Jennifer Left, formally of Gloria Cycles, is breaking out and forging a new sound among Brighton’s hallowed history of sweet song birds. Bringing a fresh approach to melodic creativity with a genuine artistic hand, it wont be long before Left has us all her marinating in her world of dark, sweet, fairy-tale folk.
On the cusp of unveiling her new EP, Spindle picks the Brightonian’s brain to chat about her childhood inspirations, creepy ghost stories and how she covered a London pub in brown paper for a gig, among other things.
JL: I have always admired people who can write and make music from a young age, so when the opportunity came along to make my own I jumped at it.
SP: I imagine Brighton to brimming with new talent, tell me about the local music scene there at the moment.
JL: It’s MINT! Apart from the fantastic wealth of talent such as Abi Wade, Gentleman Starky, The Peppermint Beat Band, The Jazz guys on a Sunday in the Hand and Hand, 3 Little Birds and Milk and Biscuits…if it wasn’t for Brighton I’d be a very different person. It is the most beautiful tapestry of talent…I’ve travelled round a lot of the UK and I have come across massive rivalry amongst bands in the same town; Brighton bands seem to share their talents and support each other.
SP: You recorded your latest EP at Clockwork Owl Studio in Kemp Town Brighton, why did you choose to record locally?
JL: Tim, the producer at Clockwork Owl Studios, first came to my attention via a friend who had heard of Kate Walsh on iTunes. Tim and I later met at a party and became best mates and I have listened to all the amazing artists he has recorded over the years. When I said I was going to jack in music for good, he offered to work with me… whether he regrets that now, who knows! Ha ha, who says you should never work with your friends! Ah but seriously we work well and he’s really good!
SP: Tell me a little about your writing process.
JL: Tim and Ewan the guitarist would sit and work to a kind of loose brief that was set. Once the instrumentation was down, they would email it over to me and then I’d sit and record lyrics and melody and email it back. When ready, I would go in and record the final vocals and we would get fantastic session musicians to record flourishes. All of which are now in the band!
SP: I was fascinated to learn that you wrapped the inside of a London pub in brown paper and hung suspended origami animals from the ceiling for a recent gig you had. What was the inspiration for that rad idea?
JL: The track Paper Trails is all about the paper ornaments and notes I have left/hidden for my boyfriend to find. I love working with paper as I can manipulate an immediate model/ character/ keepsake. I have used paper and cardboard to create many creations/sentiments for many years. I find it a very humble and effective media to use…I think it harks back to a child like memory of improvisation, for example cardboard swords for playing pirates, that kind of thing. Paper things have a humble fondness.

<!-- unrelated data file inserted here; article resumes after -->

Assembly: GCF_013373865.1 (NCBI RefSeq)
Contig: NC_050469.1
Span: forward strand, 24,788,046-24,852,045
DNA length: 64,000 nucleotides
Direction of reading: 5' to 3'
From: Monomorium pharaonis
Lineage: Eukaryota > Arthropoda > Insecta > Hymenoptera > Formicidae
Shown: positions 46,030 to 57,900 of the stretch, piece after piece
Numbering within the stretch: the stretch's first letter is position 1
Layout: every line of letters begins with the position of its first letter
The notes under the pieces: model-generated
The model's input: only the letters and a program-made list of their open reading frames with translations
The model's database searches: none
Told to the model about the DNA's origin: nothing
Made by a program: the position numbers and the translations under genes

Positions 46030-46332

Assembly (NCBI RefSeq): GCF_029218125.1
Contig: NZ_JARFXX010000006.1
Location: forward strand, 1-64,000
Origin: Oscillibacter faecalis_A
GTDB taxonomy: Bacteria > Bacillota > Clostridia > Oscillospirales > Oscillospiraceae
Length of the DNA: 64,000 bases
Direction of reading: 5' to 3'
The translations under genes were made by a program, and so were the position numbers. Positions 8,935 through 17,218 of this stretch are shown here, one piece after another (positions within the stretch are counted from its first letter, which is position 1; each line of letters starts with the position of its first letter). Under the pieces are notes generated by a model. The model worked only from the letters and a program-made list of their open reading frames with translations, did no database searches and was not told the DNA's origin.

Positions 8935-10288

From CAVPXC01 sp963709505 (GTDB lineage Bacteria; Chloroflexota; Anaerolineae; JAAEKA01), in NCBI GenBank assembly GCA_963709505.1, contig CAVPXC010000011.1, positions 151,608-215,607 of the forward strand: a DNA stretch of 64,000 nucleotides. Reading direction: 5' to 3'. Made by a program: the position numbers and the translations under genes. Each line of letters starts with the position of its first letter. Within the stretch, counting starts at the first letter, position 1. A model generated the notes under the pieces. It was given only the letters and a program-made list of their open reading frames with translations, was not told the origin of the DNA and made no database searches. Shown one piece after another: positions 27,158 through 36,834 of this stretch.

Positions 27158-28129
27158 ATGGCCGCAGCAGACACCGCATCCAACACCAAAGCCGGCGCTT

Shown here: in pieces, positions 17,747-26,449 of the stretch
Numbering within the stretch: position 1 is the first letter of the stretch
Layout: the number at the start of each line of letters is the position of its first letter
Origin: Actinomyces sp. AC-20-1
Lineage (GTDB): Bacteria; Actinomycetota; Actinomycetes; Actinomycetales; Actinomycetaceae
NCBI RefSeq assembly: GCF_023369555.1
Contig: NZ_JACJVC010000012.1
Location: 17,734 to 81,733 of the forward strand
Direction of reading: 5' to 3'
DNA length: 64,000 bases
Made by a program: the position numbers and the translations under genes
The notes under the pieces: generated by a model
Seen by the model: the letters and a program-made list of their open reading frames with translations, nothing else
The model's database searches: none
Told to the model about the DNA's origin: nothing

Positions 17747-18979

SP: How hands on are you regarding visual side of your work? Are you often making things in the early hours before a gig?
JL: I am very lucky to be surrounded by a wealth of creative friends and band so we all chip in and brew ideas around a bottle of wine and if the idea sticks in the morning, we scamp off to make them happen. So far I have been really involved in the creative process, which I love. That’s a massive bonus to self releasing I would say. We don’t make things for every gig… Just now and again.
SP: If you had to describe the sound of your album to a deaf person, how would you go about it?
JL: Brilliant question… I know a fair bit of sign language, but this would still stump me..hmmmmm, from what I know from when talking to my deaf friends, style and vibration hold a lot of weight in making a description…I would think at a glance you may think its 20s – 50s, but it has quite dark “fairy-tale” stories… ahhh it’s a really tricky question…I like it…
SP: You’ve mentioned being inspired by the songs that raised you, who or what do cite as your main inspirations?
JL: I say they are songs that have raised me as my dad would sit me down with a bunch of tapes and tell me all about the likes of Bob Dylan, Joni Mitchell, Paul Simon, etc, and go through the track listing on the back and explain when it was written and the story of how it came to be made. That was before he would even play it.
SP: Your single Black Dog is said to be about sibling loyalty and sticking together after an encounter with a late night apparition, right? Tell me more, sounds creepy!
JL: That’s pretty much correct! My little sister has a little battle with herself at times she’s always fiercely fighting…and I changed her little battle into a story basically…she suffered really badly from night terrors as a kid and I’d always have to calm her down. Little sisters!
SP: This EP will be featuring remixes from The Wild Knights, Murder He Wrote and Restlesslist, what kind of sound are you going for or do they have free range to remix a new feel to the song?
JL: The remix artists have complete freedom to do what ever they like! That’s why we got them on board and to honest I had never considered remixing the track, so its really exciting to hear what they guys have come back with.
Words: Brent Randall
Jennifer Left will be playing at FestiFeel on the 4th www.festifeel.com
Jennifer’s EP release launch will be on the 19th June in Brighton at The Blind Tiger Club.
For more information and dates, hit up Jennifer Left’s website. www.jenniferleft.com